Supermarket Score! White Beans

“Supermarket Score!” is all about taking a look at the great deals and delicious meals that are hidden in commonly found supermarket items.

So I know what you’re thinking and I agree: nothing says “bring it on” like a post that has white beans in the title. But seriously, I know I don’t have to sell you on the merits of the great & mighty bean!

This member of the legume family manages to find its way onto my table at least once (and often more) a week. When I’ve got the time I cook them from scratch, but the prepared canned varieties are a great way to add fiber and protein to a meal that either contains no meat or could use a bit of a nutritional boost.

When shopping for canned beans, I prefer to pick up a variety with “No Salt Added”. I like to control the amount of salt in my food as I’m preparing it. When working with dried beans, be sure to give them a quick picking through as bags can sometimes contain small pebbles that evade sifting during harvest (not fun to bite down on).

To prepare dried beans from scratch they need to be soaked before cooking. The soaking tenderizes them while also helping to extract many of the compounds that could later leave you feeling gassy and bloated after eating them. Cover the beans by about 2-inches with cold water and let them sit at room temperature overnight. If you’re in a pinch, cover the beans with boiling water and let them sit for one hour (it’s not as effective as the overnight soak but it gets the job done). Drain off the soaking water, cover the beans with fresh water, and simmer them until they’re tender, about an hour.

But why stop at just plain ‘ol simmered beans? Check out these three other amazing uses for white beans:


For all my baking fans out there, pie weights are used to “weigh down” a crust when blind baking it before later topping it off with a filling. While you can certainly buy fancy metal or ceramic pie weights if you want, I take a bit of inspiration from the other household name for them: baking beans. Save yourself a little scratch and use dried beans next time – they’re even reusable for several rounds of baking.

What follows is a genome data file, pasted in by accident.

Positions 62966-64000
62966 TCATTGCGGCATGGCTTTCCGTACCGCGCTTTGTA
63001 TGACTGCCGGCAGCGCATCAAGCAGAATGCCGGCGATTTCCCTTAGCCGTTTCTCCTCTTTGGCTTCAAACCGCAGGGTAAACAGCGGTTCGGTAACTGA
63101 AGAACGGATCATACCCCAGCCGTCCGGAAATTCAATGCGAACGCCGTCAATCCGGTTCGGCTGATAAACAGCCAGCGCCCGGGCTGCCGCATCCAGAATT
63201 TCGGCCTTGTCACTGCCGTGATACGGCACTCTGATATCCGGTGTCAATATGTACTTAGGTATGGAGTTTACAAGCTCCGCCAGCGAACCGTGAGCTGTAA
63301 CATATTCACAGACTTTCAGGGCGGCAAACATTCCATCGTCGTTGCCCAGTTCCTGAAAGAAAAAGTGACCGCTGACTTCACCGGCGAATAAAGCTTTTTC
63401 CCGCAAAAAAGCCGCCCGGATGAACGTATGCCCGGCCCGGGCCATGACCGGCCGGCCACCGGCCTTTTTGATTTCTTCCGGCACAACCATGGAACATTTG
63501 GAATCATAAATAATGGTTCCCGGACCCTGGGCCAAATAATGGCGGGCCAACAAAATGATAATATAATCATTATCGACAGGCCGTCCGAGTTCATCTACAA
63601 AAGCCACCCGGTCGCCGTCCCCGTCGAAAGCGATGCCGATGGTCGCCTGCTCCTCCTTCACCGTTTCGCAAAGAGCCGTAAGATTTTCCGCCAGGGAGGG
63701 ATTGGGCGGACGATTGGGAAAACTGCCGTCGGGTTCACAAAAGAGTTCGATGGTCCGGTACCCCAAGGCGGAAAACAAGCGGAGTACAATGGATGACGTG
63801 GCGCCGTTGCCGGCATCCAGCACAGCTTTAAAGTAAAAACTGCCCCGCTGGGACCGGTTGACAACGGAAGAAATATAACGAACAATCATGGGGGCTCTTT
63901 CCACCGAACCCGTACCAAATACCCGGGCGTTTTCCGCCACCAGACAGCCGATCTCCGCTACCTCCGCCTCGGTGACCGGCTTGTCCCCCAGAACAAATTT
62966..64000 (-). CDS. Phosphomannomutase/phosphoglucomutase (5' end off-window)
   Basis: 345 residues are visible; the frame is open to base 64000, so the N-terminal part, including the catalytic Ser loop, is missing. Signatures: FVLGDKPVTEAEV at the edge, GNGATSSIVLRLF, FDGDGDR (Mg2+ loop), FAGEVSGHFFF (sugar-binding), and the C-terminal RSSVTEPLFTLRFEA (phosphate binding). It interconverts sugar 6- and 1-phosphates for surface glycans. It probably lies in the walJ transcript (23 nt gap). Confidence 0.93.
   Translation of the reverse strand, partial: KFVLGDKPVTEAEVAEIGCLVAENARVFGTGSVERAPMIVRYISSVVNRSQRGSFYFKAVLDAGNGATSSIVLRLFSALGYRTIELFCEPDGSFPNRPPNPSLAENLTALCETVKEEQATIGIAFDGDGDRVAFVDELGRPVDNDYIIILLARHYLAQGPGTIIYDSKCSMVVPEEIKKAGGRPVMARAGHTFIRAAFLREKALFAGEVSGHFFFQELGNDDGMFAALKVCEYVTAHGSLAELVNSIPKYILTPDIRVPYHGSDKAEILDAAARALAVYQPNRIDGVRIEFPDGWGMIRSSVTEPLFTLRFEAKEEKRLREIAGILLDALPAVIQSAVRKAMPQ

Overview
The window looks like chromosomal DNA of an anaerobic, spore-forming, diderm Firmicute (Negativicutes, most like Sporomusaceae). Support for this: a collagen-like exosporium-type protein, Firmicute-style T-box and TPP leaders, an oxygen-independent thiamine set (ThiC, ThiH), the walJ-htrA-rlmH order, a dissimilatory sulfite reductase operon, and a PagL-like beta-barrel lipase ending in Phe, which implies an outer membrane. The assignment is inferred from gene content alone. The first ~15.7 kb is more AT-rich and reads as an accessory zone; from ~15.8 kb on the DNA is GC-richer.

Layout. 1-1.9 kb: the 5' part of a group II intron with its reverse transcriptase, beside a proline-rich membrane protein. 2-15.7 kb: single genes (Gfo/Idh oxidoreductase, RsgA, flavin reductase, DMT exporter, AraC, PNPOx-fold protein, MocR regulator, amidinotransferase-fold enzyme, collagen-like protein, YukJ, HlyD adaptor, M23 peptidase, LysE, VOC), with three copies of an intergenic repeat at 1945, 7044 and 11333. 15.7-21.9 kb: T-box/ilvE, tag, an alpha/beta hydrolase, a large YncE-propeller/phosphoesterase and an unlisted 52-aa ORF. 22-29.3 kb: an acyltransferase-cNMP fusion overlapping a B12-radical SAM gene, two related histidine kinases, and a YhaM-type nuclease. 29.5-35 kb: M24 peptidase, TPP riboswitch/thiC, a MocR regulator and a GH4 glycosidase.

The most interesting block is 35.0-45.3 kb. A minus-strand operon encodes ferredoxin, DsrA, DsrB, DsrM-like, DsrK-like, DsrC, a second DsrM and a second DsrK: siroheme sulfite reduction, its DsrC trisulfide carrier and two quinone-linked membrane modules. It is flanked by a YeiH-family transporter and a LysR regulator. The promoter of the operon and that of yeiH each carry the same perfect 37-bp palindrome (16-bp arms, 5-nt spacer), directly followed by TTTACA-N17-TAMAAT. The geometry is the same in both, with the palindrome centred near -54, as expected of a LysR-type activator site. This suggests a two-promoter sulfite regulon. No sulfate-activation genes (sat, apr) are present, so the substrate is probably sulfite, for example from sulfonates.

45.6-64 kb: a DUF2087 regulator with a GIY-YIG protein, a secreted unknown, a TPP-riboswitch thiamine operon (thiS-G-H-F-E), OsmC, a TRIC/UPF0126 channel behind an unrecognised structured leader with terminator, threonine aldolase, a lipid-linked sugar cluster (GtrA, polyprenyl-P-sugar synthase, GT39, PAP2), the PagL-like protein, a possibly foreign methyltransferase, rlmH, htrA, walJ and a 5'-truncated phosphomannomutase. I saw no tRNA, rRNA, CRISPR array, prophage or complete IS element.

There’s no denying the delicious and versatile appeal of hummus. It’s great as a dip, filling, sandwich spread, and so much more. While traditional recipes call for chick peas when making hummus, switch up your routine a bit and swap in white beans. They’re a bit creamier and play just was well with traditional flavorings like roasted garlic, lemon, and herbs. Not sure where to begin? Try out this Greek Hummus recipe from Rachael.


We all want to keep an eye on eating a bit better, especially just after the New Year. While potatoes are certainly a good carbohydrate to have in your diet, give them a protein boost with white beans. Add a handful of drained canned beans to a boiling pot of potatoes during their last few minutes of cooking and then mash them up with the spuds. Your family won’t even know they’re there and you’ll be swapping simple carbs for filling protein.

Patrick W. Decker’s life revolves around food. Always has. Probably always will. As a graduate of The Culinary Institute of America and past member of the culinary team on Rachael’s daytime talk show, he now works as a food stylist and producer in NYC by day, and a food writer and recipe developer at his home in New York’s Hudson Valley by night. You can see what he’s up to by following his latest twEATs on Twitter at @patrickwdecker or visiting his website at

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